Remember that Calvin Ridley averaged more fantasy points per game with Jones (23.3) than without (19.8) last year. Jones’ presence lifts the entire offense in terms of scoring opportunities.
The lack of high-end volume might make Brown’s production more volatile, but he will put up massive fantasy weeks with defenses forced to direct their attention to Jones.
When defenses played man coverage on Ridley last season with Jones on the field, they paid dearly. He generated a perfect 158.3 passer rating and an insane 3.34 yards per route run.
The overall ambiguity of Jones’ role in the Titans’ offense has caused him to fall in drafts, making him an unreal value. Jones’ stellar splits from last season suggest that he’s far from washed, and the market is overlooking the fact that Tennessee was one of the few top landing spots based on vacated opportunities. The Titans rank second in vacated air yards (2,351) and third in vacated targets (226).
There’s more than enough passing volume to go around in an offense that projects to be concentrated on its top two pass-catchers. Last season, Tennessee was one of only eight teams with two receivers over a 20% target share. No one else on the roster saw higher than a 14% target share.
During Downing’s prior gigs with the Raiders, the offense heavily featured two top wide receivers, Amari Cooper and Michael Crabtree. The pairing averaged a combined 45% target share from 2015 to 2017.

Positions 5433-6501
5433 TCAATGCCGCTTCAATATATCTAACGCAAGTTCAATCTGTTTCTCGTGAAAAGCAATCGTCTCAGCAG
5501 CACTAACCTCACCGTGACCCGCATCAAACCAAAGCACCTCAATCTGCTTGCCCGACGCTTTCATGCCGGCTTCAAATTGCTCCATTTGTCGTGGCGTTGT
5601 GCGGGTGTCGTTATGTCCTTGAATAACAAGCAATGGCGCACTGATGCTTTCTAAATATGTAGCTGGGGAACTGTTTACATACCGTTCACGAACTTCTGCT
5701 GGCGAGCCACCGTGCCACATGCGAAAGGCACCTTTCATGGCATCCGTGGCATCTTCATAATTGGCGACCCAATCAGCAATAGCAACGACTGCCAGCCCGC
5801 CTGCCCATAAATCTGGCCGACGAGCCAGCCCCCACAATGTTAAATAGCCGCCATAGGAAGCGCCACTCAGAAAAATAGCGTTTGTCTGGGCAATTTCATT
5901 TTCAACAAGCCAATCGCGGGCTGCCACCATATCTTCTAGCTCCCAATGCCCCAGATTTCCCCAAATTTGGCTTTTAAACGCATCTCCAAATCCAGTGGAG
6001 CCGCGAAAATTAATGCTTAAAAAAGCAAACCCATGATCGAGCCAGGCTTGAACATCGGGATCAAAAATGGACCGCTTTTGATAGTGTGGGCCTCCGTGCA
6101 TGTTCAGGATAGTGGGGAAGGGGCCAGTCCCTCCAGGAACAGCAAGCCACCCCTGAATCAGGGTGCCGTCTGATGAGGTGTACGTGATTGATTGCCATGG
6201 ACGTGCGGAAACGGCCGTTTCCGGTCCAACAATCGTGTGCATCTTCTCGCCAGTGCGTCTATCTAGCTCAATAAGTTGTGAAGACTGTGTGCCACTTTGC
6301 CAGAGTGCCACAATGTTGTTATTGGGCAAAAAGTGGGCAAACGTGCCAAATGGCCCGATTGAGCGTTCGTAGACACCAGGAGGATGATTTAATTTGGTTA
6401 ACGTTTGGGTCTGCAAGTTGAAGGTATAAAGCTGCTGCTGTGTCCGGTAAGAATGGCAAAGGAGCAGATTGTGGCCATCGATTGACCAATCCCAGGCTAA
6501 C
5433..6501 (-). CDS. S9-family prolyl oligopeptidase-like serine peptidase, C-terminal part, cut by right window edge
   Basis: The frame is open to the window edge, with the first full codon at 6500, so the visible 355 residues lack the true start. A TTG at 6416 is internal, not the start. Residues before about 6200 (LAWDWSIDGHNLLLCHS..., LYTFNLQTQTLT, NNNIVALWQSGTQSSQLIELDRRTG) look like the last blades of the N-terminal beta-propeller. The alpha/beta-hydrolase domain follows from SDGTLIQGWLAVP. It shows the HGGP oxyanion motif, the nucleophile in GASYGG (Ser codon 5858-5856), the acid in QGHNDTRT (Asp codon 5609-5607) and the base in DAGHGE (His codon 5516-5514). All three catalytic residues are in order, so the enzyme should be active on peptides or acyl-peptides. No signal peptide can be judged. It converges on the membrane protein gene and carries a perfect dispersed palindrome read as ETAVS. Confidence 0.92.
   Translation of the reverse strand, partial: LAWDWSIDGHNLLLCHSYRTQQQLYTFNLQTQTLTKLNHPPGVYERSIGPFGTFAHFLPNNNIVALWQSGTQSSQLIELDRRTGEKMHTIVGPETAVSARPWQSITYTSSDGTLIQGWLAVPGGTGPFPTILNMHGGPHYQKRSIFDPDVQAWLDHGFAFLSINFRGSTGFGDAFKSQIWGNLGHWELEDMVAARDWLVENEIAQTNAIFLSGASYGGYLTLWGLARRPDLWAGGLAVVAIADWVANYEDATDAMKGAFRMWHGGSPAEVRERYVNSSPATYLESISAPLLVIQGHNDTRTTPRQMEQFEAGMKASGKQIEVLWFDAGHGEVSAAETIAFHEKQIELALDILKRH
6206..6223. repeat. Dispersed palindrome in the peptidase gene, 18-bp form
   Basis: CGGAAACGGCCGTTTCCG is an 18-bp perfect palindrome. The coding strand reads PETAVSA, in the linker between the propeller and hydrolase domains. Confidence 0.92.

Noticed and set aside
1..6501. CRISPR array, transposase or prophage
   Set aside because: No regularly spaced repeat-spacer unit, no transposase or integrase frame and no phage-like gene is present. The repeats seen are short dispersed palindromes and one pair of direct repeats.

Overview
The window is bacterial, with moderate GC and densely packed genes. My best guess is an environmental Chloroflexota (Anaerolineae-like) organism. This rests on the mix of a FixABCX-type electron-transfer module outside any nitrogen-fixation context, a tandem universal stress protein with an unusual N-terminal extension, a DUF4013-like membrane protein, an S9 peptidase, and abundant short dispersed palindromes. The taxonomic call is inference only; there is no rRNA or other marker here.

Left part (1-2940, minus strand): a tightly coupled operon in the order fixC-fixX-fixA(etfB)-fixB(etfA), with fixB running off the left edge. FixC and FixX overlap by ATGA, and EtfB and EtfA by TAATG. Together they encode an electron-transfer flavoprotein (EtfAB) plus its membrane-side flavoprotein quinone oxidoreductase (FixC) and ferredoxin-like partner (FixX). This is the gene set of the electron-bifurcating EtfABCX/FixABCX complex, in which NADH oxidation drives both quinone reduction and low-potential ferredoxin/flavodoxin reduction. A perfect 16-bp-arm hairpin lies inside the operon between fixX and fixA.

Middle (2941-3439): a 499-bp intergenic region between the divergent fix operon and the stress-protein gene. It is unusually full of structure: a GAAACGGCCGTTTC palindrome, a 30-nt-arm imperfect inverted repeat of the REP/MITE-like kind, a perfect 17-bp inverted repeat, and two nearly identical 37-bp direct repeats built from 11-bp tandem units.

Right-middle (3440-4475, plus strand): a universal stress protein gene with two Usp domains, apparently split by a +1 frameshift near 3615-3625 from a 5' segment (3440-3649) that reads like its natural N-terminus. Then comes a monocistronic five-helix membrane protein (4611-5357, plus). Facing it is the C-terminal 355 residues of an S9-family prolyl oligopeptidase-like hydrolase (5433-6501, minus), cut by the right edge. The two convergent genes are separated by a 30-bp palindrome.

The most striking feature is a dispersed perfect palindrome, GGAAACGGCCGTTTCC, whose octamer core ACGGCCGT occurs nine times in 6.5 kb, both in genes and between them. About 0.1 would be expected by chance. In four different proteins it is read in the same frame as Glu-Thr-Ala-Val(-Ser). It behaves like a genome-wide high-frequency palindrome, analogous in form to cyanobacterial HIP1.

He was a glorified slot receiver last season (71% slot snap rate), and his 80% target rate on slot snaps ranked first at the tight end position. Firkser was also extremely productive when given chances.
In the two games last season in which Jonnu Smith saw a sub-50% snap share or sat out entirely, Firkser averaged 17.7 fantasy points. Smith ranked No. 1 in end-zone target rate (46%) among NFL tight ends in 2020, so there should be opportunity here.
Firkser is a great tight end to draft late as the No. 1 pass-catching TE option — he should be running routes on the majority of the team’s passing downs. Firkser pass-blocked on just 1.2% of his passing play snaps last season, the position's third-lowest mark.
Downing has been the team’s tight ends coach since 2019, so he is familiar with Firkser’s skill set. Downing’s Raiders had a big role for tight end Jared Cook, who finished second in routes from the slot at tight end in 2017.
A 2019 third-round pick out of Appalachian State, Darrynton Evans should slide right into the No. 2 running back role behind Henry. Injuries derailed his rookie campaign (17 touches), but he flashed in Week 15 with 57 yards from scrimmage and a receiving touchdown from the 3-yard line.
Evans could carve out a role as a change-of-pace back on third downs, but there’s only so much fantasy juice to squeeze from that type of limited role.
Ultimately, the second-year running back needs an injury to the Big Dog to gain fantasy relevance. If Henry were to miss time, Evans would be a potential league-winning running back as the favorite to take over the Titans backfield.
Evans is explosive, possesses a three-down skill set and commanded a heavy workload in 2019 (256 carries). He also posted the third-most runs of 20-plus yards from 2018-2019, so the home-run hitting ability is there.
Evans is a bit off the radar because of an essential redshirt rookie season, but the upside he could deliver is easily worth a last-round pick to stash on fantasy squads.